Brock Pierce suggests a framework used by non-profits known as fiscal sponsorship. Anyone setting up a new charity can partner with a fiscal sponsor which is the legal entity which handles all the compliance. The fiscal sponsor doesn’t make decisions but facilitates the non-profit’s activity.
Chuck MacDonald came across a paper yesterday which is written by a professor of law Chris Brummer from George Town institution of international economic law about legal wrappers and DAOs. It offers legal wrappers available to DAOs and you can read the full thing for yourself here.
Edgar explains that one of Eden’s reasons for existing is to have blockchain-based oversight and common boards for an Eden Treasury. This could also be also an application which has real-world application. He would love to see boards, charities and governance bodies elected using the Eden process.
“If we get it right for us, it may be replicable for other entities that we already sit on,” he says. “We can bring this in and say this is a way we can select the board.”
Brock points out that because there’s no legal entity if someone were to have a claim against the chief delegates, they may have no legal protection. They could potentially all be sued individually in whatever jurisdiction they are in.
Chuck MacDonald talks about the Treasury account of Eden in which the owner permissions are with the block producers. They own Eden’s treasury now, but Eden could create another account which could be funded from another source. The block producers own the account that they contribute to, not Eden. The question is: do they have liability for what the chief delegates do?
Genesis.Eden Account Keys
The next topic is the ongoing issue of account keys for Genesis.Eden:
- Brock: We probably want a document about how those keys will be held by the delegates and transferred to subsequent delegates. After each election, they could transfer our keys to the next five chief delegates. Once they have that document they should share it with Fractally to have the new delegates take over the keys.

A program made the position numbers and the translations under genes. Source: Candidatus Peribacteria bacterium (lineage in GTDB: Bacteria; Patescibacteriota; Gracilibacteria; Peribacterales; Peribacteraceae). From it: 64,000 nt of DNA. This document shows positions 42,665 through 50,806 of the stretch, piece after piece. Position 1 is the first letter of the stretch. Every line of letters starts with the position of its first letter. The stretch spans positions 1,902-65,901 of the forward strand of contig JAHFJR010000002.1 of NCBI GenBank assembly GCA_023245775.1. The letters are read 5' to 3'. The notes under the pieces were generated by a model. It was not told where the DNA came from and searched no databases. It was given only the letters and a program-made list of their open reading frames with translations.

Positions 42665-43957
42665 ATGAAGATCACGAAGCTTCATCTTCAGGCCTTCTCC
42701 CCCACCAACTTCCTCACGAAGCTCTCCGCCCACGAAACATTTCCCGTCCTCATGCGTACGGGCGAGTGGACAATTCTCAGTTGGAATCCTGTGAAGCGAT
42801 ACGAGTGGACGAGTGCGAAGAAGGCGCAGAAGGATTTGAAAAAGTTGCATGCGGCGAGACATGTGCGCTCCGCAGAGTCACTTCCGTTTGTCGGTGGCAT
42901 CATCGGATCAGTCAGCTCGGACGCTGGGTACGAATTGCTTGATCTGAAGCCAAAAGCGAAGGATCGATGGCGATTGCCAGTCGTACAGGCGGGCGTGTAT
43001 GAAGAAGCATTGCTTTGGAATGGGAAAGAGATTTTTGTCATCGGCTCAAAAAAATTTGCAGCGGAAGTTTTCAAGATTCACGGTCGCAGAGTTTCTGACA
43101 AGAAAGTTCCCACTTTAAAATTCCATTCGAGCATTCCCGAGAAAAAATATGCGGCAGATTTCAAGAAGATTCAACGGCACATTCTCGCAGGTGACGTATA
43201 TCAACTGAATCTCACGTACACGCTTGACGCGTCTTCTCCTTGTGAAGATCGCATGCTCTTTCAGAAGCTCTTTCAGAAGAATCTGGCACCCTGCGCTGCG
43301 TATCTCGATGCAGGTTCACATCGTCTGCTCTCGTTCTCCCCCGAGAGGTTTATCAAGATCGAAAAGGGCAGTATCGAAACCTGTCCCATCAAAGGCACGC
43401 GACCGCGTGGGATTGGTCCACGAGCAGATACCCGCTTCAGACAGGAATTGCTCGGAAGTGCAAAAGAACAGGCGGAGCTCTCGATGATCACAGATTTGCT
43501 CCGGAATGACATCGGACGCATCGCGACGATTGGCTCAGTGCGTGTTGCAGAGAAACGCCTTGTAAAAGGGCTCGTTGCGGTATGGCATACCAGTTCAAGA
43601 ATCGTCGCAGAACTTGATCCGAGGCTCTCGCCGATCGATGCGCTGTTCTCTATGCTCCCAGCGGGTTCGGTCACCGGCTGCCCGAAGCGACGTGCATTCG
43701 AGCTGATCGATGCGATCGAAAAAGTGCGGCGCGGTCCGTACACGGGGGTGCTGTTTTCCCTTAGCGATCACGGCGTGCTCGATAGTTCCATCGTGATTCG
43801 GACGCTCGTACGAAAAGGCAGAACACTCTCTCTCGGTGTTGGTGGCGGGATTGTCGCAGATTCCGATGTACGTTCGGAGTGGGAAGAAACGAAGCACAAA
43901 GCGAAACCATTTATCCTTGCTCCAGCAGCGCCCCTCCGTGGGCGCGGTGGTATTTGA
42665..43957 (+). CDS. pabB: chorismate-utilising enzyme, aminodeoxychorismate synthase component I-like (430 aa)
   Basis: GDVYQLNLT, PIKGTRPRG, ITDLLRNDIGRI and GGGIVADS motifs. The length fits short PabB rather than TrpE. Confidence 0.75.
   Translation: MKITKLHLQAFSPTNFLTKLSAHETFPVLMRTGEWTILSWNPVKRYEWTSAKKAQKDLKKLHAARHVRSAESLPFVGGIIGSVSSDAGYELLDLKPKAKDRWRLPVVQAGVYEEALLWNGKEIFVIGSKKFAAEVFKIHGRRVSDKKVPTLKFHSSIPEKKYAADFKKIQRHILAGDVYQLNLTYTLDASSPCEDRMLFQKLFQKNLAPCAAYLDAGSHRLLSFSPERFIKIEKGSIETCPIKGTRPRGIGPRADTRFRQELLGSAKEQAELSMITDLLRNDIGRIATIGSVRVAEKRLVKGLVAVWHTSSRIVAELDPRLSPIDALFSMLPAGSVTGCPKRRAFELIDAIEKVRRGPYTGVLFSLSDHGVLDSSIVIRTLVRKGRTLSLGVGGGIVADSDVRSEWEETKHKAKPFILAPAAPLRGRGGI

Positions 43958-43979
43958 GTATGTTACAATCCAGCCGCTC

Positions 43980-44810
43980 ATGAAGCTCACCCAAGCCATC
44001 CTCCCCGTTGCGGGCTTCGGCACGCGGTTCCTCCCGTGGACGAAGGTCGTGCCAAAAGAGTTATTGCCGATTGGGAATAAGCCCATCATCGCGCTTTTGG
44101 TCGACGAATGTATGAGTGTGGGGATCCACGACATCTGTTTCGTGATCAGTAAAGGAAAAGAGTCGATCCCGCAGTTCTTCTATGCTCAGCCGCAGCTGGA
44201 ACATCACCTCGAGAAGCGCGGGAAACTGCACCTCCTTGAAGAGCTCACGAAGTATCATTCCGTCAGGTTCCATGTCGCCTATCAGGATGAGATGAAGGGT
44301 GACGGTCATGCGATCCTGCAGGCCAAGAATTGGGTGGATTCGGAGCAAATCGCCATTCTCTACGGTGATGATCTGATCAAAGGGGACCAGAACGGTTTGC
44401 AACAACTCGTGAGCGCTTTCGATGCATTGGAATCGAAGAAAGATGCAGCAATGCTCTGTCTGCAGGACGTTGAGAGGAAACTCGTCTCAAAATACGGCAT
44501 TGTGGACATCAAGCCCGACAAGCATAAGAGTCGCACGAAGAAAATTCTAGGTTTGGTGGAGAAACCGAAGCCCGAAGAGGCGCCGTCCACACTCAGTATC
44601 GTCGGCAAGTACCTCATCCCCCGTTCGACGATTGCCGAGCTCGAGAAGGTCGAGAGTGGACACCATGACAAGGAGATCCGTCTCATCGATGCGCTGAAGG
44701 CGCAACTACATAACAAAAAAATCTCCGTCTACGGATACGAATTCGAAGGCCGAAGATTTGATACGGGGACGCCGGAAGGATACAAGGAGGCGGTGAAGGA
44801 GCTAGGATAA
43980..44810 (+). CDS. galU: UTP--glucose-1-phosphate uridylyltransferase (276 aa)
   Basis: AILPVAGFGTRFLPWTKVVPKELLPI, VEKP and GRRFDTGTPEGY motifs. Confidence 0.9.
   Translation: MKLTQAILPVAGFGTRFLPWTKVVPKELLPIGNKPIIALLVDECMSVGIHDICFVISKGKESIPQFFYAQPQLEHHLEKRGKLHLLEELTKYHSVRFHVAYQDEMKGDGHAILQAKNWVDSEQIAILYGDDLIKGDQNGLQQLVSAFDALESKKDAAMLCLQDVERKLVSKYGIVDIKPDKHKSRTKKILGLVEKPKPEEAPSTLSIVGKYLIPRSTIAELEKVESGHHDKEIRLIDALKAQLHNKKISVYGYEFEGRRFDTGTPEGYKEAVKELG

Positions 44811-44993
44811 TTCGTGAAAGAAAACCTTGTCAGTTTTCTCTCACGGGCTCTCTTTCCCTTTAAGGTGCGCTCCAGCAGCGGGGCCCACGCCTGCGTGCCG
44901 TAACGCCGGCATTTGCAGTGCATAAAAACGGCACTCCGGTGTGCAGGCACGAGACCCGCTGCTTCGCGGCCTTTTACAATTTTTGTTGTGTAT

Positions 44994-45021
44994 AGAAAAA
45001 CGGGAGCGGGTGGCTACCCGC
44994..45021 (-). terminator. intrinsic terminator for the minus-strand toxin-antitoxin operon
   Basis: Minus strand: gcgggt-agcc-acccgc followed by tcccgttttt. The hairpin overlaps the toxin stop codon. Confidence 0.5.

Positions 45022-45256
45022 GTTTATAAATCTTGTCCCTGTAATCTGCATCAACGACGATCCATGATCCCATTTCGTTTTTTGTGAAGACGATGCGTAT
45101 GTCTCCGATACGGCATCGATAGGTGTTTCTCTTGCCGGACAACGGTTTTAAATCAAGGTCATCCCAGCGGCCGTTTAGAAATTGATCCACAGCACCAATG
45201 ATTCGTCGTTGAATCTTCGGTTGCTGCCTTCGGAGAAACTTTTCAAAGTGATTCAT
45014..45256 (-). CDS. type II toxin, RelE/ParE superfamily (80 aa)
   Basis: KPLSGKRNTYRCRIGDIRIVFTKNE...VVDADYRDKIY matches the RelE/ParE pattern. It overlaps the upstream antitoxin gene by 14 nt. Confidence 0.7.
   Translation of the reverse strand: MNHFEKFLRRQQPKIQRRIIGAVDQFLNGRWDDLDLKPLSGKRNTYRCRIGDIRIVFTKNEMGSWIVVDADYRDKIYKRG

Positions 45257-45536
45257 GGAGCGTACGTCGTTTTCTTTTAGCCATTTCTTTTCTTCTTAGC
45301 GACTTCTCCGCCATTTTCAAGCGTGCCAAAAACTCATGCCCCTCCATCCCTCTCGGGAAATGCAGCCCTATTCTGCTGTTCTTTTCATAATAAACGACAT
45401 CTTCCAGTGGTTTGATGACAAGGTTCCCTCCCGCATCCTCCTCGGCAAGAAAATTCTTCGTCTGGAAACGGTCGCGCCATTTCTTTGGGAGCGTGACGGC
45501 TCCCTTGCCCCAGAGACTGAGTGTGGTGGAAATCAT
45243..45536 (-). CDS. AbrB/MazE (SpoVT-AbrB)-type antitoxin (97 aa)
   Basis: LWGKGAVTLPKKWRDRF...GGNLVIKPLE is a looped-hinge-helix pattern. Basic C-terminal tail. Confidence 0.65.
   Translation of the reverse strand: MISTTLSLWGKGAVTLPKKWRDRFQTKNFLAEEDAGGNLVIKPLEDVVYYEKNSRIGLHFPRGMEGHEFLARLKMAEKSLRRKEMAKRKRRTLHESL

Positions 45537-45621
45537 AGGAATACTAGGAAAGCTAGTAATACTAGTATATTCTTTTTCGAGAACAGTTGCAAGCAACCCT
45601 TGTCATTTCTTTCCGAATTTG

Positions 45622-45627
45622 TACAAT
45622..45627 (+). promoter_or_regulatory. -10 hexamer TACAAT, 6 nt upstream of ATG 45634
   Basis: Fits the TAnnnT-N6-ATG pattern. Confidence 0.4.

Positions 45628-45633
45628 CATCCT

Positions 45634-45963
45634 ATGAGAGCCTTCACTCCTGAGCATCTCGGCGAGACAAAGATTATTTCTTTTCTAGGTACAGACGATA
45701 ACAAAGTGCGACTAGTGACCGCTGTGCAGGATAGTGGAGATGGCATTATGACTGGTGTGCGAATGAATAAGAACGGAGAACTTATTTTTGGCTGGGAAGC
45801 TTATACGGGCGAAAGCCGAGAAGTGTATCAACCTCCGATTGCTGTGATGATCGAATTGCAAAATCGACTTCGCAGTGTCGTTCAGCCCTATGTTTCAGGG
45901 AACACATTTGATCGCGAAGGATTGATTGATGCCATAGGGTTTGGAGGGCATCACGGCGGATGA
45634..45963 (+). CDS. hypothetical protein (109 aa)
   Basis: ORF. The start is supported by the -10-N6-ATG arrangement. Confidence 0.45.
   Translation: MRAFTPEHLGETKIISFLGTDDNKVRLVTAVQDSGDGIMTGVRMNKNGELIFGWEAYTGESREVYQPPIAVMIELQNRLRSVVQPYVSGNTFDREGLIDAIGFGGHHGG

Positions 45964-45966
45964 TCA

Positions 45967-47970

- Chuck: That document would be the bylaws they ratified. It states the new board will assume the keys.
- Edgar: Clarifies the reason that they are looking for those keys to change EdenOS code for changes such as to the funding code and to create NFTs.
- Brock: An additional reason is the 180,000 EOS connected to those keys in the treasury. There’s a formal request for that to occur. He recommends that they create a checklist which welcomes new chief delegates to their role. This would make life easier for the next chief delegates and reduce the time spent in transition.
The transition of the account keys could form part of a formal inauguration. First, they would have the election and then another ceremony in which the keys are passed over by the former chief delegates to their successors. Pierce recommends holding an event on June 15th to mirror the signing of the Magna Carta which he describes as the birth of decentralization.
Chuck points out that it coincides with his planned Eden Wednesday events. They will have people on the call anyway. They can schedule it for that.
Edgar adds that a formal ceremony like this could be extra motivation for the Fractally team to re-engage rather than having Eden just knocking on the door. It’s a ceremony providing more formality.
Eden on EOS Twitter account
Another old issue is the ongoing question of the Twitter account. They have been struggling to gain ownership permission for some time. In a lot of Eden members’ eyes, it was prudent for individual members to start initiatives up and keep ownership of them. However, it means Eden does not have any control over its own Twitter activity.
Brock suggests all they need from the account holder is an agreement saying they are holding the asset as a custodian on behalf of Eden.
Chuck suggests an electronic press kit containing documents which allow them to present to the public. This would help to communicate more effectively to the world what Eden’s purpose is. The existing mission statement is short and sweet, but it is open to interpretation. It’s a good idea to back that up with a longer description.
Brock suggests he would allocate funding for Michael O Sullivan and people on his team to put that in place.
(Writing by Tom Cropper, editing by Dan Singjoy and Klaudia Fior)